Doubles from £140, fortroadhotel.com
Timbered Tudor Hall, Shrewsbury
Drapers Hall, built in 1576 as the home of the Shrewsbury Drapers Company, reopened last autumn as a restaurant with rooms. In the six bedrooms, dark wood furniture and oil paintings in ornate frames are mixed with more modern decor – colorful cushions and feature wallpaper. The restaurant, called Rhubarb, the restaurant is home to a long table built in situ 450 years ago that has never left the building. The food, however, is firmly 21st century, showcasing seasonal Shropshire ingredients such as salt-baked celeriac with truffle and crispy artichoke (£9), or pheasant breast with parsnip rosti, red cabbage and pickled walnuts (£23).
Doubles from £130 B&B, drapershallshrewsbury.co.uk
Wilderness cabins, Isle of Skye
The 21-hectare grounds of the Bracken Hide, a new “wilderness hotel” within walking distance of Portree on the Isle of Skye, are scattered with 45 luxury cabins. All come with room service, underfloor heating, power showers and views across Loch Portree and the Sound of Raasay. A central hub houses a restaurant serving meals made with Skye scallops and mussels, and foraged mushrooms, berries and herbs; a whiskey bar, a lounge and a cinema room. Outside there are two Estonian saunas, a plunge pool and a swimming pond. Skye Adventure has an office on site, offering activities such as canyoning and climbing, and nextdoor neighbor Target Sports has axe-throwing and archery.
Cabins from £150opens 31 March, brackenhide.co.uk
Seaside guesthouse, Anglesey
Driftwood, a boutique guesthouse with sea views, opened in December in Rhosneigr, on Anglesey’s west coast. There are six bedrooms in the main house, and the annex is now a self-catered lodge. Rooms are simple and bright, mainly white with blue accents, and stocked with local Aberffraw biscuits and toiletries by the Welsh brand Cole & Co. The house is a short stroll from the beach, which is a watersports hub offering kayaking, paddleboarding, surfing, windsurfing, kitesurfing and wing foiling. Rhosneigr has plenty of pubs, cafes and restaurants, including new opening Y Parlwra 16-cover, tasting-menu-only venture.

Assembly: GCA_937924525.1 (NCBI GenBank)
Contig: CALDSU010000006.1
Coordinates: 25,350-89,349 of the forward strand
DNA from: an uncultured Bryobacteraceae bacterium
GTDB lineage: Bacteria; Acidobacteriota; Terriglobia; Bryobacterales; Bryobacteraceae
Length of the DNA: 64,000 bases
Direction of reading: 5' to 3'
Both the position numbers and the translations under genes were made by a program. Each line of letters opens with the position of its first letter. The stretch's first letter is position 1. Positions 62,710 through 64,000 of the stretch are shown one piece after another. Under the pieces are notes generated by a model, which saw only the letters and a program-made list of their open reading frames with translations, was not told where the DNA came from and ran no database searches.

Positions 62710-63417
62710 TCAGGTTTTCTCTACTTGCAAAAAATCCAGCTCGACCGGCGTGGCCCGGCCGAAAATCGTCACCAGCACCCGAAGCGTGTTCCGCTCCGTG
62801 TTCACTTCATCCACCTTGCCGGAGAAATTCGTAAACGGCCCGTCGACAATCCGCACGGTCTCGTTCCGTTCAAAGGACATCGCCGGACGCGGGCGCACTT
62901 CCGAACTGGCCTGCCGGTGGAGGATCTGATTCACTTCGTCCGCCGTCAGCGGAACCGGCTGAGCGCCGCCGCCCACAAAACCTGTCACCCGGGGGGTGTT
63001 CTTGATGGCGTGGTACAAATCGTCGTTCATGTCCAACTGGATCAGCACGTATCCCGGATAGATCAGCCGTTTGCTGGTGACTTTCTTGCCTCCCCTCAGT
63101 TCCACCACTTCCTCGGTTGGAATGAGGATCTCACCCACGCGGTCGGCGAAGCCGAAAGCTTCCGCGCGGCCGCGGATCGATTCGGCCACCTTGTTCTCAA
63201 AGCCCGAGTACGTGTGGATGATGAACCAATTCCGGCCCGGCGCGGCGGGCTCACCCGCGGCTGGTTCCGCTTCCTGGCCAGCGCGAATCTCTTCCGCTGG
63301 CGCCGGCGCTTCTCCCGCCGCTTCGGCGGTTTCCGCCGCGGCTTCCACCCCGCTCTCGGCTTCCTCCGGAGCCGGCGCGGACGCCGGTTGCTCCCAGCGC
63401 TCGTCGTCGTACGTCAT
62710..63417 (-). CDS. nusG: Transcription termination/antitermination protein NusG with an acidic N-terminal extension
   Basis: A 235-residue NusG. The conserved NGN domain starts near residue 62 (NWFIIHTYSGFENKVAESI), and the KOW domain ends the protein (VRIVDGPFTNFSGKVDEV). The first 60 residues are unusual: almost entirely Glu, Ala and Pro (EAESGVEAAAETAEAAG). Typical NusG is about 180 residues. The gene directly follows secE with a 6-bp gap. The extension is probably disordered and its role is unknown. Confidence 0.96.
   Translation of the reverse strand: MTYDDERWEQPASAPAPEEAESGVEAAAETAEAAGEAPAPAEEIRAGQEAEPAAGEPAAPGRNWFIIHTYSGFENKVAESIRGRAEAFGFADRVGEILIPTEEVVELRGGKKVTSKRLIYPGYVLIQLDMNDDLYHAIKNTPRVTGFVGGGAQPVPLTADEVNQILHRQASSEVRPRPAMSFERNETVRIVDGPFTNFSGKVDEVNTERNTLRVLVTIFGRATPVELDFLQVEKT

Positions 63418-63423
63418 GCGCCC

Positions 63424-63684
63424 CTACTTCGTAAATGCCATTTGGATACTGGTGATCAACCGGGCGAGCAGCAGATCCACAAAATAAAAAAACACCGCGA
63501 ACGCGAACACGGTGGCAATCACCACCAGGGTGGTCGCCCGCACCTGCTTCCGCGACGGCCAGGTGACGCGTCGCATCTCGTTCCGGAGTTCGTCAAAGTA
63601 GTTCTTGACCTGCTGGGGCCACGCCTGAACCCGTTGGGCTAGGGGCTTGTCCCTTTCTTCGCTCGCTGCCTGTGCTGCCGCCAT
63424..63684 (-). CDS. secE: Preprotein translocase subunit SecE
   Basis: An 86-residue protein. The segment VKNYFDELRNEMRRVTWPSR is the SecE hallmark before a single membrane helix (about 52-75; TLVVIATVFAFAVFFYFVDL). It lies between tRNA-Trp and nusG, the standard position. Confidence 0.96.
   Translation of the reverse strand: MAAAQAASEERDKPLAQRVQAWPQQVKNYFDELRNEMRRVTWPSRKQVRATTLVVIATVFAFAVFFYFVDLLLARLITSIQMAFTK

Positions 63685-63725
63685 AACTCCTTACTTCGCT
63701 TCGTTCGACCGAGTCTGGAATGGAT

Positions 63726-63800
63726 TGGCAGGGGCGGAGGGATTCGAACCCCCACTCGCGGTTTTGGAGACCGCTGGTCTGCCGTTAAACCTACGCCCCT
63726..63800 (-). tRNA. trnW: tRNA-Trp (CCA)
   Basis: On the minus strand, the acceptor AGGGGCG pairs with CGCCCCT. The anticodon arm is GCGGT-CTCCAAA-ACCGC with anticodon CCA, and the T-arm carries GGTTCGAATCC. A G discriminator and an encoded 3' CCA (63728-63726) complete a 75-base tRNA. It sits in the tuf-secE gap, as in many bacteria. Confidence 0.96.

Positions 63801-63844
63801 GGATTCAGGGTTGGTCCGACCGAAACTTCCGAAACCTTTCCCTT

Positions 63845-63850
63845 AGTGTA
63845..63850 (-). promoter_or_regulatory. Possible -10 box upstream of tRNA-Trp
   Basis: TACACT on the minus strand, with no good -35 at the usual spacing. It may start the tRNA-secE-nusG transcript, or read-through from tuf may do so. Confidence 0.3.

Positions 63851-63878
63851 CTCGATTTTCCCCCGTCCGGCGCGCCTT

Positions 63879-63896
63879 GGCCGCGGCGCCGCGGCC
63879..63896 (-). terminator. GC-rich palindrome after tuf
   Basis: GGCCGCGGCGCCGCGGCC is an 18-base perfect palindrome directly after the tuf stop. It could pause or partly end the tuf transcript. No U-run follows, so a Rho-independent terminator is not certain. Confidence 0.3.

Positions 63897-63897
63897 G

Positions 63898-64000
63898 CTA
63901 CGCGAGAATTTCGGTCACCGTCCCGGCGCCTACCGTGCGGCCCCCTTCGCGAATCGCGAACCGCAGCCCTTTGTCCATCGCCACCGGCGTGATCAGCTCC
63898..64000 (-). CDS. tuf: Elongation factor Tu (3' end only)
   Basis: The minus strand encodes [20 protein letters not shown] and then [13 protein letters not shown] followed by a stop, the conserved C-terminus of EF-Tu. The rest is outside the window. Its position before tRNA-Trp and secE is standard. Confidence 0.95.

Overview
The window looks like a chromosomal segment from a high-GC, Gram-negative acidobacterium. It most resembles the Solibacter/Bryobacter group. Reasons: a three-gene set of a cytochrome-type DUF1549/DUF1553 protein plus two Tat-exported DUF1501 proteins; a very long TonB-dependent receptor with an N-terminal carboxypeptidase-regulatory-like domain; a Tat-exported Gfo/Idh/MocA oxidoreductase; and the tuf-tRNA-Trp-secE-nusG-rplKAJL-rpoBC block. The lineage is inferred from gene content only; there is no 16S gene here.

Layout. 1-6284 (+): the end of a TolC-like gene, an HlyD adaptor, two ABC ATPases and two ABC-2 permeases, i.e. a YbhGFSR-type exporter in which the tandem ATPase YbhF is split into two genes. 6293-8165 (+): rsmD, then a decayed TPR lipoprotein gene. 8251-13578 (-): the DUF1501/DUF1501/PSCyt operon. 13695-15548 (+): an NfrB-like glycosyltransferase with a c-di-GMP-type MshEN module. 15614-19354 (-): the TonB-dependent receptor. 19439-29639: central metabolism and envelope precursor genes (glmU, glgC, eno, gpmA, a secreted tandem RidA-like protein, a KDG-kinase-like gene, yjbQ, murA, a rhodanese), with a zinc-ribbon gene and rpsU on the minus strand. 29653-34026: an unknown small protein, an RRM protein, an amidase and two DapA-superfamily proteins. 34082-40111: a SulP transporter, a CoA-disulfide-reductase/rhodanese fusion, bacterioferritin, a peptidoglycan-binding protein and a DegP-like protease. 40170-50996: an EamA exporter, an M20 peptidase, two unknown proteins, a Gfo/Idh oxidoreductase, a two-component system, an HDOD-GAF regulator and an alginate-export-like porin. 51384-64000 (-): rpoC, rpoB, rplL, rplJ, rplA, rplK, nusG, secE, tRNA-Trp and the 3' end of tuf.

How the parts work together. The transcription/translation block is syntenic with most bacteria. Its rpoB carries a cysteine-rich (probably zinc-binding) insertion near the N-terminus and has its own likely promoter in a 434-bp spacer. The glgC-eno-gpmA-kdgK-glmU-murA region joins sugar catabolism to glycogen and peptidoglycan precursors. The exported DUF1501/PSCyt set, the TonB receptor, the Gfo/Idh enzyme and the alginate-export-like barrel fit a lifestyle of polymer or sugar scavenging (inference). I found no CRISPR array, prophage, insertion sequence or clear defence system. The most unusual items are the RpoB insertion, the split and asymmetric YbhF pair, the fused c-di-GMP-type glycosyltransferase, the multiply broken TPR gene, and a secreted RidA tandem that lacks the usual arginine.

Doubles from £110 B&B, rhosneigr.co.uk
A 19th-century sporting lodge turned hotel is reopening in March after an £800,000 refurbishment by its new owners. Tea Tongue Hotel in the north-west Highlands has 19 renovated bedrooms, with more modern touches added to the original paintings, wood paneling and antique furniture. All rooms have toiletries made on the Isle of Arran, homemade shortbread and a decanter of sherry. The Varrich restaurant and Brass Tap bar are also having a makeover, but will still have open fires, local beers and spirits, and Highland catches such as crab, scallops and sea trout. The hotel is on the scenic North Coast 500, near Varrich Castle and the Kyle of Tongue, and 40 miles from Thurso, for ferries to Orkney.
Doubles from £1 B&B, opens late March, tonguehotel.co.uk
Converted chapel, north London
A Methodist chapel in Camden has been converted into The Wesley, a 38-room hotel over four floors, keeping a worship and community space on the lower ground floor. (A sister Wesley hotel has been running in Euston since 2012.) The facade and some features dating back to 1824 have been retained, but the interiors have been refurbished in a modern style, using sustainable materials. The hotel is just off Camden High Street, with its bars, restaurants, shops and music venues.
Doubles from £126 a night, thewesley.co.uk